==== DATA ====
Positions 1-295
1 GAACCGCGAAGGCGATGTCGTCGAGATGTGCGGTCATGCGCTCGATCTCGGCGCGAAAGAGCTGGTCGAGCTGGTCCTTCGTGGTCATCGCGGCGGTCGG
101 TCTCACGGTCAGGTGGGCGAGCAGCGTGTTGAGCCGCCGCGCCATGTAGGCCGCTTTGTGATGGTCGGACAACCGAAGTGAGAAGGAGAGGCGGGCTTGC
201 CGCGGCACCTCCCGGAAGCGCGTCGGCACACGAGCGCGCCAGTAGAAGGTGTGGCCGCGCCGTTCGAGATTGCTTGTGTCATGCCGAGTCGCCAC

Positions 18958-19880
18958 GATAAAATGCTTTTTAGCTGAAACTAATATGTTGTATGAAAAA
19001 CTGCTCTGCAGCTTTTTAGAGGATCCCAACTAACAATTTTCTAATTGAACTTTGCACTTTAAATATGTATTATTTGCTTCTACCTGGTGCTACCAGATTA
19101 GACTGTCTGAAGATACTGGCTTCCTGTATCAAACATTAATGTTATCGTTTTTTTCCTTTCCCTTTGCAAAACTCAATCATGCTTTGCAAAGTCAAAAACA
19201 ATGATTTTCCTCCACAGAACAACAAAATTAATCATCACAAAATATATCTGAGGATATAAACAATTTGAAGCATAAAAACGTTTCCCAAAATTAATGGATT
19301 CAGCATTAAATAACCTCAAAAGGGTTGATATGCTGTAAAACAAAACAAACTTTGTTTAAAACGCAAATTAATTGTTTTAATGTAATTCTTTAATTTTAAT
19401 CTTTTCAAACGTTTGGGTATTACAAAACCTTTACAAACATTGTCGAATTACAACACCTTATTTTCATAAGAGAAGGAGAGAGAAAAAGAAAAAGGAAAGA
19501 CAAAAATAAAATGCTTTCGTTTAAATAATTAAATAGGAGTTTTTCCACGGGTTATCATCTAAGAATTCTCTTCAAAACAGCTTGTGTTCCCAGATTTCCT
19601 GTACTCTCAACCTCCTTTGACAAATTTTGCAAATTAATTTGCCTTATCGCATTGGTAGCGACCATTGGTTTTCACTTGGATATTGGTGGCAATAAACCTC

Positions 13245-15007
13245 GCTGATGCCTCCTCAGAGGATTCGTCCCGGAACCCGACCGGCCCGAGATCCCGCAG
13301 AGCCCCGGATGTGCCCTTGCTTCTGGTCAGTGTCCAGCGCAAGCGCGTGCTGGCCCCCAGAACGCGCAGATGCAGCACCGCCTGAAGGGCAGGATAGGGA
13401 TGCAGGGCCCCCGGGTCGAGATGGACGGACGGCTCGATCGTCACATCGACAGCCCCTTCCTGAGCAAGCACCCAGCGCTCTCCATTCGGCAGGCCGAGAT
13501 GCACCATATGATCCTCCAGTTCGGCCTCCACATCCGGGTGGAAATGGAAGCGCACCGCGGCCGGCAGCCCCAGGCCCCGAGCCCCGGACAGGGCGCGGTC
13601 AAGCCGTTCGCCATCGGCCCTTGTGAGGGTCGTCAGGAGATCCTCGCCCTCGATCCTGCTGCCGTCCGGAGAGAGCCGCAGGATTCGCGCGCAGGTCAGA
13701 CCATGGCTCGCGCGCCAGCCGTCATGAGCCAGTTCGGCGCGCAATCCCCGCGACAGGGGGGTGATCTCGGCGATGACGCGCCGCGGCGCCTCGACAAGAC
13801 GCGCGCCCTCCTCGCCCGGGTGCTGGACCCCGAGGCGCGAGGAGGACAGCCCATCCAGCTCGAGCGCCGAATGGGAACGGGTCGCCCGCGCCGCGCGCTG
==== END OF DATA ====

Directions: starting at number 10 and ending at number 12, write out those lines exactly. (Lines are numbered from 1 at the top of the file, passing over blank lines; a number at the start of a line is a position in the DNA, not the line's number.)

19301 CAGCATTAAATAACCTCAAAAGGGTTGATATGCTGTAAAACAAAACAAACTTTGTTTAAAACGCAAATTAATTGTTTTAATGTAATTCTTTAATTTTAAT
19401 CTTTTCAAACGTTTGGGTATTACAAAACCTTTACAAACATTGTCGAATTACAACACCTTATTTTCATAAGAGAAGGAGAGAGAAAAAGAAAAAGGAAAGA
19501 CAAAAATAAAATGCTTTCGTTTAAATAATTAAATAGGAGTTTTTCCACGGGTTATCATCTAAGAATTCTCTTCAAAACAGCTTGTGTTCCCAGATTTCCT